Letters to Editor, January 24, 2013

PUBLISHED: 09:31 25 January 2013 | UPDATED: 09:31 25 January 2013

Archant

Council tax

I WRITE in response to your article on the likely increase in council tax this year. The article states that the reason North Somerset Council (NSC) is proposing an increase is because of unfavourable Government grant funding.

It may well be the case that NSC has been historically underfunded by central Government, but the reason the council is proposing an increase this year, is because of massive cuts to its funding from central Government, which are part of the Government’s failed austerity programme.

In North Somerset these cuts amount to £86million over the period 2011 to 2018 – this is about half the council’s spending on services.

So let’s be clear - the Coalition Government’s public spending cuts are being passed to local authorities across the country to implement. Increases in council tax are not about unfair funding, they are about massive public spending cuts. Cuts, which the Coalition Government seems to think that councils can implement with a few back office efficiencies, when in fact the cuts are so severe that frontline services already have been and will continue to be cut – youth services are an example in North Somerset.

So why are the council considering a council tax increase this year, and haven’t done so in the previous two years? The reason is that in 2011 and 2012 the Government offered councils a bribe to keep council tax frozen – they called it a council tax freeze grant. It seemed like a good deal at the time.

The problem with this was that whereas an actual council tax increase would stay in it its budget for every year there after, the council tax freeze grants were for one or a few years only. And all these freeze grants will disappear from council budgets in 2015, leaving massive budget holes – in North Somerset’s case that will amount to about £4million less in its budget.

This year the Government has offered councils a one per cent council tax freeze grant, and councils across the country, including North Somerset, have realised that this is no longer a good deal, particularly given that the rate of inflation is currently around three per cent. Councils have realised that if they don’t start increasing council tax by very small amounts now, they will have massive holes in their budgets by 2015 and this in turn will make way above inflation council tax increases necessary in future years – the alternative would be even greater cuts. If you think your wages haven’t kept up with prices, then exactly the same is true of councils’ budgets as a result of the council tax freeze grants. As a result this year councils across the country have no option but to increase council tax in order to protect the vital public services, which they deliver to the most vulnerable people in our society.

So, when your council tax bill arrives this year, think about why the council have had no option but to increase it. Think about the services you receive if you have children, if you have elderly or disabled relatives, or if you are old and disabled yourself.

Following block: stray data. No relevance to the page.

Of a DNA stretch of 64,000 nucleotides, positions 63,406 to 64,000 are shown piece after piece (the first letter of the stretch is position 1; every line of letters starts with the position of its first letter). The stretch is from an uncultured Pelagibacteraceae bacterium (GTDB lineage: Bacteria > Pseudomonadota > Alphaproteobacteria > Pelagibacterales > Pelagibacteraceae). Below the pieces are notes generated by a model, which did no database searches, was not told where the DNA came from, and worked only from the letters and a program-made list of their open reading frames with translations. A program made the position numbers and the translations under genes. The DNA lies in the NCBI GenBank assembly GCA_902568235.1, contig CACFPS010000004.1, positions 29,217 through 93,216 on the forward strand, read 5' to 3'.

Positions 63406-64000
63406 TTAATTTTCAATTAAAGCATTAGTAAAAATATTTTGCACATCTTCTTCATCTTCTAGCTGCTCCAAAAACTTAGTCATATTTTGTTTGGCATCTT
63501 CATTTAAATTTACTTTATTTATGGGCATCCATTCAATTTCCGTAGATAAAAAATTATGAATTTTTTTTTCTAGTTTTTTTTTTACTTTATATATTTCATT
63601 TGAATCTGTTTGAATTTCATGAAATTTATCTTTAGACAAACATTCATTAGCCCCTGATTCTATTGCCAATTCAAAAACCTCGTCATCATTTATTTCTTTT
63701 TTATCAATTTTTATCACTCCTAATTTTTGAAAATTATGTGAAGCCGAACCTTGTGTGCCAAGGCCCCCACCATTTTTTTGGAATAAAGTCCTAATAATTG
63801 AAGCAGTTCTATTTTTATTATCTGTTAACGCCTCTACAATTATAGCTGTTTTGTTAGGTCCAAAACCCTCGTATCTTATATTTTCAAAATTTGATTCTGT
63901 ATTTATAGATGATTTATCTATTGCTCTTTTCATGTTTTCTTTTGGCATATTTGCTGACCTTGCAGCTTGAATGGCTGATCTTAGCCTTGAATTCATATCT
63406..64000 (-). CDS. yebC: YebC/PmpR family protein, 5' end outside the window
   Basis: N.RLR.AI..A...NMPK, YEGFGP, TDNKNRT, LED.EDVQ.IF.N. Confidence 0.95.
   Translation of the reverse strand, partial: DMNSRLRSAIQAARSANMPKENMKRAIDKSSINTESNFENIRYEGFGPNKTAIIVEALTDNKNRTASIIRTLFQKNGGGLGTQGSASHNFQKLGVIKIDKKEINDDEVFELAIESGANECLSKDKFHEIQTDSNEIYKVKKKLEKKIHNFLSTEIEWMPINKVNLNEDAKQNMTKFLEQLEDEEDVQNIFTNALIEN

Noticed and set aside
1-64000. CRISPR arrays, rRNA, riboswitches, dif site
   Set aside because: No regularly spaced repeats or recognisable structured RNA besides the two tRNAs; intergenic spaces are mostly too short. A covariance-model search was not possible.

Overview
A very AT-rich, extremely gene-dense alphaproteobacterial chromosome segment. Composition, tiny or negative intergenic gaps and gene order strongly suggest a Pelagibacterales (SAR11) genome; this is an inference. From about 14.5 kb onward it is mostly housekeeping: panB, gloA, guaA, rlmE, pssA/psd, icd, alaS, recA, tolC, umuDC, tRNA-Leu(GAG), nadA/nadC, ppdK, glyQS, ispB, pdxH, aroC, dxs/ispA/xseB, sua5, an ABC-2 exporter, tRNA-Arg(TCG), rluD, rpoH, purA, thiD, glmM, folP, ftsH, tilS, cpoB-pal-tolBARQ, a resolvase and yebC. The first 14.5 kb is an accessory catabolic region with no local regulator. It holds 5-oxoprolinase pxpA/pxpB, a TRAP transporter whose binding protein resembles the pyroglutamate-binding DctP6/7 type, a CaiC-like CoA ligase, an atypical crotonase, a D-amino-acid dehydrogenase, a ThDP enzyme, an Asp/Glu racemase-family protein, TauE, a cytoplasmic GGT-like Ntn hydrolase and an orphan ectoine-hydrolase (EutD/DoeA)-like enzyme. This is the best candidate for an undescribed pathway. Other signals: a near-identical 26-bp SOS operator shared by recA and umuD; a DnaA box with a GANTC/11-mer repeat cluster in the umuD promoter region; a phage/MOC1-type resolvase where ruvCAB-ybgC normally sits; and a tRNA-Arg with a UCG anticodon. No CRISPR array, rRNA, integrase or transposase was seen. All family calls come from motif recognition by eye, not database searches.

If you’re unhappy with the council tax increase blame the Coalition Government, and do something about it by either writing to your MP or joining your local Anti-Cuts campaign group. Let’s have a referendum on council tax increases and the Government’s public spending cuts.

HELEN THORNTON

North Somerset Unison,

Town Hall, Weston

Far darker

FROM time to time, individual events occur that seem to have no apparent connection. Yet occasionally, they can combine to present a far darker whole and something like this happened in our locale recently.

Two weeks ago, the Mercury ran a front-page story ‘Landlady is accused of kicking out gay drinkers’ and last week’s paper reported the contents of a constituency letter from local MP, Liam Fox. In it, he attacked his Prime Minister’s plans to legalise gay marriage as “divisive, ill-thought through and constitutionally wrong”.

Shortly afterwards, I received a leaflet with the mail from an organisation calling itself the Coalition for Marriage. It set out 10 reasons ‘why the Government is wrong to redefine marriage’.

The tone was outwardly moderate and informed, quoting various supposedly reliable sources. But, despite this seemingly respectable appearance, the overall, underlying, homophobic message was clear.

At times of economic or political uncertainty, the search for scapegoats is well known – 1930s Germany being a prime example. But such surrender to the dark forces of bigotry and prejudice must be resisted at all costs. This country has a proud record of good sense, tolerance and equality. We must all be on our guard against those who seek to undermine these priceless national assets.

AMY KNIGHTS

Lower Bristol Road, Weston

No improvement

AN UPDATE from the Weston hillside to North Somerset Council.

No grit, no rubbish collection, no buses, no improvement on last year, no surprise!

DR GEORGE PAPWORTH

Queens Road, Weston

Thank you

I WOULD like to say a big 10 out of 10 thank you to all the council workers, etc, who have had the snow shovels and gritters out clearing the pavements into and around the town centre.

It enabled me to get to the shops more safely. Once again a big thank you to all who worked so hard.

MRS W MOGG

Station Road, Weston

Agreement

I PAY my council tax regularly, without fail and always on time.

The council however does not keep to its side of the agreement and I do not have a leg to stand on.

My waste collection has been missed three times in the last few months.